And all at once the Dragon remembered why he was a hermit, and that he didn’t want to see anyone ever again, and that maybe he should have just waited to creep about in the night – after all, someone would have seen him eventually.
He didn’t leave, though.
“Why? He’s brave and strong and has a vorpal sword. Why make fun of him?”
“Because they say he couldn’t even show off to a dragon.”
The Dragon mentally objected to the word ‘even’ for several reasons.
“They think he’s a fool, and a clumsy ox, and even the butcher pretends to swing his knives like swords and drop them every time I walk by.” The Maiden sniffed and gathered herself up taller. “Dragon, he’s so kind and brave, they shouldn’t make fun of him.”
“He shouldn’t have been showing off, then,” The Dragon grumbled.
The Maiden looked so hurt that the Dragon instantly regretted having said anything. He tried to look away – so as not to stare – and to look directly at her at the same time.
“I mean, he was showing quite well,” The Dragon added, then scuffed at the ground again. A farmer somewhere was going to be pleased with how well his field was plowed. Or would be, if it wasn’t a meadow.
“He wasn’t,” The Maiden whispered. “He was trying to confront a big, scary dragon who tried to bite him.”
The Dragon froze in place. “I’m not scary.”
“You’re very scary when you try to bite off someone’s head.”
“I didn’t!” The Dragon cried, louder than he intended. A flock of birds burst from a copse of trees.
“You certainly looked like you did.” The Maiden stuck out her chin, which only made her lower lip quiver more strongly. “And he can’t be blamed. He tried to save me.”
“I wasn’t even. . . But he. . . It was vorpal.” The Dragon felt a little desperate, which was a feeling that he absolutely did not understand. Dragons do not, as rule, feel desperate. They make other people feel desperate. He bowed his head. “I’m sorry.”
The Maiden looked up at the great dragon, his head bowed nearly to the ground, his eyes fixed upon the ground, and she reached up one of her small hands and laid it on the Dragon’s muzzle. “You didn’t mean to?”
The Dragon shook his head, miserably.
“Not at all?”
“Not at all.”
The Maiden fell silent. “You are a nice dragon.”
The Dragon shook his head. “No.” And then he was quiet again. There are two different kinds of quiet thinking. There is brooding – which is when someone is thinking about what has happened – and there is thinking – which is when someone is thinking about what they’re going to do next.
The Dragon, at first, seemed to be brooding, and then he reached out one of his clawed back feet, clutched the Maiden around the waist, and with a pair of wing beats lifted straight up, then swooped forward.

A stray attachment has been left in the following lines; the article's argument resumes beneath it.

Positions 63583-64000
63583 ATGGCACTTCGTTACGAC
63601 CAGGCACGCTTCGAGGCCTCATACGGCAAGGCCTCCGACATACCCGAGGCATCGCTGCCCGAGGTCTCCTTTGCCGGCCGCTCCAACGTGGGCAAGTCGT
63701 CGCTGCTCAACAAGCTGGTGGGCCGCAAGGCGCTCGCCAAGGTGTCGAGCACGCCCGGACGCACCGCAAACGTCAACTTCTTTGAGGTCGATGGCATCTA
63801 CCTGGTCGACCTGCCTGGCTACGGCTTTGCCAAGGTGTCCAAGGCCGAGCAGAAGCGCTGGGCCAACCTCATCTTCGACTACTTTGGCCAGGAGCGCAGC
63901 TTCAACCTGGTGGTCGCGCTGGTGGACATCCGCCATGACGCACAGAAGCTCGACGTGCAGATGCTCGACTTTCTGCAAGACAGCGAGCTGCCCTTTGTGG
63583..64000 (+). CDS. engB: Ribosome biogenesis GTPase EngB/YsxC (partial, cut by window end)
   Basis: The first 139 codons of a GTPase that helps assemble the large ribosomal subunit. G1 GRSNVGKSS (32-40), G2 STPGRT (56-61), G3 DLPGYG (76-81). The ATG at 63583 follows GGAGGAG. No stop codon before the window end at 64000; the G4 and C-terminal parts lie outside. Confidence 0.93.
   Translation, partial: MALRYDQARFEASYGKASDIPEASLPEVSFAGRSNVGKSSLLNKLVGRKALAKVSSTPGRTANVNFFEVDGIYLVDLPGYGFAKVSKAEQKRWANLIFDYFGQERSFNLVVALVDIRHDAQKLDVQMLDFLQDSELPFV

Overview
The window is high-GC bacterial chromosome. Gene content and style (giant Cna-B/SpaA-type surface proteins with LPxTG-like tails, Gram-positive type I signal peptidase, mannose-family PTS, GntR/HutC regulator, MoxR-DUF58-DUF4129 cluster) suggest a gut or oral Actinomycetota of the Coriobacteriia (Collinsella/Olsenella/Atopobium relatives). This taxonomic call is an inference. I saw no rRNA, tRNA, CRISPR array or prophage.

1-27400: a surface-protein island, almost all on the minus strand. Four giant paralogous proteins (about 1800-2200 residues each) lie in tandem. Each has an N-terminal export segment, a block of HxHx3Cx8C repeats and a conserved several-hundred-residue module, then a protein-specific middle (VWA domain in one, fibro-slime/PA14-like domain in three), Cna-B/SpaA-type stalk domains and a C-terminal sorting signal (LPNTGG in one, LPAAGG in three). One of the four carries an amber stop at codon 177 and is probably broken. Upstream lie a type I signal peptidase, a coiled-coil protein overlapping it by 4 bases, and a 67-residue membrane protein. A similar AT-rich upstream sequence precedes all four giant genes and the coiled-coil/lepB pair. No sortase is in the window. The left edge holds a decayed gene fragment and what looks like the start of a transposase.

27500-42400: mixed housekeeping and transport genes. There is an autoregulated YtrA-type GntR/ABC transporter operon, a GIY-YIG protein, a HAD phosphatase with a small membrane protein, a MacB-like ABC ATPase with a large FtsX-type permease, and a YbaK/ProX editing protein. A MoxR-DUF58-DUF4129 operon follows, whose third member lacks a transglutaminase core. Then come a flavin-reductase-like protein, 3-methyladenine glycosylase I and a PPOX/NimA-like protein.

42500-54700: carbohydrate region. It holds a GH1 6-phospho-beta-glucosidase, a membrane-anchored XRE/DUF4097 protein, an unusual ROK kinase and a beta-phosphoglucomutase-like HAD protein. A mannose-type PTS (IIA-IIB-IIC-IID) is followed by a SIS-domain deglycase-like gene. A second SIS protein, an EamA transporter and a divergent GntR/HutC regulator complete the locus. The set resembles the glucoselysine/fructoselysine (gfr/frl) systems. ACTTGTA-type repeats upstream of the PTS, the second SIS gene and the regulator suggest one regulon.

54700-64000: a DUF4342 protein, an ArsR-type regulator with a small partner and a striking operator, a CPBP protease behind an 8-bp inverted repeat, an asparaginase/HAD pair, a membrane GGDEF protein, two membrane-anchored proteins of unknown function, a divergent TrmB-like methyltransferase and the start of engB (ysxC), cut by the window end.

The Maiden shrieked the whole time.
“Dragon!” The Prince cried. He had a shiny helmet, now, one that matched his gleaming armor. His sword was out of its belt, glimmering impressively in the sun. On his horse, he cut a very fine figure indeed.
The Dragon growled from inside his cave. It echoed and came out much louder than he’d intended, and the Prince shook in place, just a little bit.
Then, the Prince got off his horse and walked inside, his chin up and his sword ready.
“Feeble Prince,” The Dragon hissed. “Why have you come to my cave?”
“I’ve come to save the Maiden,” The Prince said. His voice shook a little bit, but he stood with a manly determination.
“You cannot save the Maiden, feeble Prince. Not from a great dragon.”
The Prince could hear the Dragon moving about, shuffling rocks and slithering from shadow to shadow.
“I am still here to save her.”
“Noble, prince, noble.” He huffed and several sparks shot out. In the light, the Prince could see the Maiden tied to a standing stone.
“Maiden!” The Prince cried, then started towards her. He then stopped as he remembered the Dragon who was quietly putting out sparks. “Dragon. I will slay you!”
“Well, get on with it.” The Dragon charged from the shadows, a loping trot that barreled at the slim Prince. He took in a great breath and spewed flame in a circle about the Prince’s ears.
The Prince ducked down from the heat of the blast, his armor beginning to glow, and he stabbed up at the Dragon’s vulnerable stomach.
The vorpal blade scratched off of the hide and nearly fell out of the Prince’s hand.
The Dragon paused for a moment, then circled around the Prince and snapped at him. The Prince swung, and the blade bounced away again.
“Ow,” The Dragon said, his eyes crossing.
The Prince swallowed. “Oh, dear.”
“I thought you had a vorpal blade,” The Dragon said, rubbing the miniature cut on his snout.
“I do.” The Prince wavered.
“What’s the point of that, then?”
“It’s. . . It’s especially deadly.”
The Dragon stopped rubbing his nose. “Not a special dragon-slaying sword?”
The Prince shook his head.
“What’s ‘vorpal’?” The Dragon asked
“Oh.” The Dragon slumped. “I thought it meant ‘Dragon-slaying.'”
The Prince shook his head. “It doesn’t.”
“Just a regular sword.”
“An especially deadly sword.”
“It’s a sword,” The Dragon said, a bit crossly now that his nose was itching. “If it wasn’t especially deadly, it’d be a a rubbish sword, wouldn’t it?”
The two of them fell silent, each feeling especially silly.
“Now what?” The Maiden said.
“I suppose I let you go.” The Dragon clomped over to the stone.
“That’s it?” The Maiden and the Prince said together. “That’s all?”
The Dragon harrumphed. “That’s it.”